The Bakka-Phoenix Books 2017 Staff Picks, Part 1: Adult Fiction

We’re running out of 2017, which means it’s time for the Bakka-Phoenix annual staff picks: a shoutout to some of the books we loved this year. Between the award-winners, bestsellers, and marquee series, we found a double handful of reads that made us laugh, think, and go what if…

We’ll be posting our staff’s favourite 2017 reads over the next few days, starting with Part 1: Our adult fiction faves.


Our fiction picks of the year!


Ben’s pick: Valiant Dust, Richard Baker

Like most modern military SF, Valiant Dust owes a debt to David Weber, but quickly establishes its own identity. Featuring a diverse cast living in a truly multicultural galaxy—Sikh officers serving in a Roman republic, on a moderate Muslim planet!–this is military SF that grasps the nuances of living in a truly cosmopolitan culture, plus intrigue, investigations, ground support, and the obligatory space battle. Also: space Montreal. Space Montreal!

Chris’s pick: Winter of Ice and Iron, Rachel Neumeier

The gods may be unknowable but the Immanent spirits interact with provincial rulers, influencing and being influenced by the families they bond with. Kehera’s family’s Immanent is known for its patience and fecundity. The Immanent that suffuses Innisth, the infamous Wolf Duke of Eanete is cold, ambitious, and even cruel. But when the dragons of midwinter force Kehera and Innisth to work together, they both discover truths about themselves they could never have imagined. This is not the book you’re thinking it will be from that description… It’s so much more. The magic is dense and complicated, and unwinds slowly: so do the characters. As always, Neumeier delivers an original and compelling story, full of gorgeous language and complex emotions.

Leah’s pick: All Those Explosions Were Someone Else’s Fault, James Alan Gardner

With that title, it was basically impossible for All Those Explosions Were Someone Else’s Fault to be anything but slyly, goofily, exuberantly fun. Gardner writes a diverse group of undergrads who find themselves superpowered after a very Canadian sort of lab accident with humour, humanity, and flair, and provides real stakes–both in Kim’s relationships and the fate of the world–without ever losing that sense of buoyancy.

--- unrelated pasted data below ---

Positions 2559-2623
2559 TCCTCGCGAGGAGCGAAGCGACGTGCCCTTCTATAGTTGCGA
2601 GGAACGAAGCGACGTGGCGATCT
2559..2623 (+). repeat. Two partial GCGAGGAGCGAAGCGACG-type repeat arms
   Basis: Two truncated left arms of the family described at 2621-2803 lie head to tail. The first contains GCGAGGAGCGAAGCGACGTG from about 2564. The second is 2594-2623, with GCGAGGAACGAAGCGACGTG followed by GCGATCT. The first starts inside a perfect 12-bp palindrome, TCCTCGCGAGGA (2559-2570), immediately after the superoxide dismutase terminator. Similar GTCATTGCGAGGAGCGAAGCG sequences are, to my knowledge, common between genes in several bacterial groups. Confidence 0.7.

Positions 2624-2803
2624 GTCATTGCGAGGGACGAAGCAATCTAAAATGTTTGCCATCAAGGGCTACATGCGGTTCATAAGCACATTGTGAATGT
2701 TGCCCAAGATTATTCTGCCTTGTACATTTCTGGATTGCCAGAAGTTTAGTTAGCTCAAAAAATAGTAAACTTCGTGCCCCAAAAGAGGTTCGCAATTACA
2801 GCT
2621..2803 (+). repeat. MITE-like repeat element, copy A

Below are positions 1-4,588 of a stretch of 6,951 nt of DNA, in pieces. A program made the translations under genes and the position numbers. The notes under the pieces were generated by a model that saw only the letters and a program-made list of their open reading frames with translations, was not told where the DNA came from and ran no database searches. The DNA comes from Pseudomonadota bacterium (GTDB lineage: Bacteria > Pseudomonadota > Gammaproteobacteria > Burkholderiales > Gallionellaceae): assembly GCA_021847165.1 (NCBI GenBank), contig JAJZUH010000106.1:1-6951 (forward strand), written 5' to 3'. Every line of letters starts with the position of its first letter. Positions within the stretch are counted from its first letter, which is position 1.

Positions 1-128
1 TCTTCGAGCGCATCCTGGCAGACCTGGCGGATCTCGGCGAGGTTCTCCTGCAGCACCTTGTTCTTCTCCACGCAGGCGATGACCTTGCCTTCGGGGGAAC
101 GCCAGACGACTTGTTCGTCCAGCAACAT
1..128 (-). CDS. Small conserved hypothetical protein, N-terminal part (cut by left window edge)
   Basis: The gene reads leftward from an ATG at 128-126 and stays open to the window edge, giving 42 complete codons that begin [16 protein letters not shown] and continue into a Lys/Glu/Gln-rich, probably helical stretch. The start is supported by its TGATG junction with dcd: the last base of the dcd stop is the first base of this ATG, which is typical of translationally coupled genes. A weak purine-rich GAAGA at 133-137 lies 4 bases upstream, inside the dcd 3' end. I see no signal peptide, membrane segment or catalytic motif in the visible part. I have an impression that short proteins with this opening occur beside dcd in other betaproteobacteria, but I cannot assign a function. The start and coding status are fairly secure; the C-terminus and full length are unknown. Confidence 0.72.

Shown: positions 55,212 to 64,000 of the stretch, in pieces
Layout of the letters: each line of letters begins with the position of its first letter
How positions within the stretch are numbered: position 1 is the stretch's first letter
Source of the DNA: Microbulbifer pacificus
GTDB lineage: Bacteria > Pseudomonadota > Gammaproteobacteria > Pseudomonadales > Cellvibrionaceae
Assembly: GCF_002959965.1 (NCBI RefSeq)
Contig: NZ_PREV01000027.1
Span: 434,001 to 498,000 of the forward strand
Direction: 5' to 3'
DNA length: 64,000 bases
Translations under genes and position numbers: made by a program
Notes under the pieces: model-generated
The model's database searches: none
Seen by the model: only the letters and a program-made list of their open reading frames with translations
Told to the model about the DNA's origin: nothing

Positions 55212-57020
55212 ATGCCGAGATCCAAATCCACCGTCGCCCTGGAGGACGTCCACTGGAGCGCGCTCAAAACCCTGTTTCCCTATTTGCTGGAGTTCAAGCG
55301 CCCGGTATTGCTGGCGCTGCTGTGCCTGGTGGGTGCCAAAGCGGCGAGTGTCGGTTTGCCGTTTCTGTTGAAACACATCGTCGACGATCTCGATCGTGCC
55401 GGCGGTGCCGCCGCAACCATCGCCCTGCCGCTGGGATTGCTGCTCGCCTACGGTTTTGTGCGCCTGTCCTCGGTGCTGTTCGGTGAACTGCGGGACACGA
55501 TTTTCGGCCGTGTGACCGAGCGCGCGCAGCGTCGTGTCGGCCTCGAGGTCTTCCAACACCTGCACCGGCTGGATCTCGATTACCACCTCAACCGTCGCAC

Michelle’s pick: The Stone in the Skull, Elizabeth Bear

Set in the universe of Range of Ghosts, this features new characters; knowledge of previous books not required. Put a man who swore an oath to protect a ruler who no longer exists beside a man who agreed to become a beating heart in a brass body in order to live long enough to take his revenge—which he’s done. Set adrift by the absence of purpose, they take the usual odd jobs as guards or messengers, and one of those jobs sends them into kingdoms almost at war. There, caught up in the hostilities, they might find the purpose that their lives have lacked: a lord to serve until death; a person to possibly love.

Rebecca’s pick: The Rise and Fall of D.O.D.O., Neal Stephenson and Nicole Galland

Sci-fi meets fantasy in this story of time travel and witches. Told through a series of reports, letters, interoffice communications, and memos, The Rise and Fall of D.O.D.O. tells of a secret government entity working to restore magic that starts out as two individuals in a cramped office translating shreds of old documents that rises to a fully functional time traveling bureaucratic entity. Perhaps due to Galland’s influence, this novel isn’t as sciency, info-dumpy and technical as you might expect from a Neil Stephenson novel. Don’t go into this expecting a hard sci-fi novel. A lot of the science works with a bit of hand-waving Schrodinger’s cat explanations and the occasional deeper foray into many-worlds interpretation of quantum mechanics. D.O.D.O. is a funny and ludicrous novel involving everything from the fall of Constantinople, Elizabethan England, and Viking epic poems about raiding Walmart.

Kristen’s pick: River of Teeth, Sarah Gailey

The Unforgiven. With hippos, not horses. Wait–hear me out.

In the early twentieth century, some bright spark had the idea of farming hippos for meat in the Louisiana bayous. Saner heads prevailed, but Sarah Gailey has taken this idea, pushed it back 50 years, and given us a story of hippo-riding cowboys, questionable loyalties, revenge, riverboats, and a vast lake full of what is, pound for pound, the most terrifying of invasive species–feral, man-eating hippos. Short, punchy, and adrenaline-charged.

Bonus multi-staff favourite: Ninefox Gambit, Yoon Ha Lee

Although this was a 2016 title, we’re loving Lee’s Machineries of Empire novels. Sharply written, absolutely involving, and deeply innovative in its exploration of consensus reality, history, culture, war, and regret, they’re readable, moving, and brilliant at the same time. Start with Ninefox Gambit.

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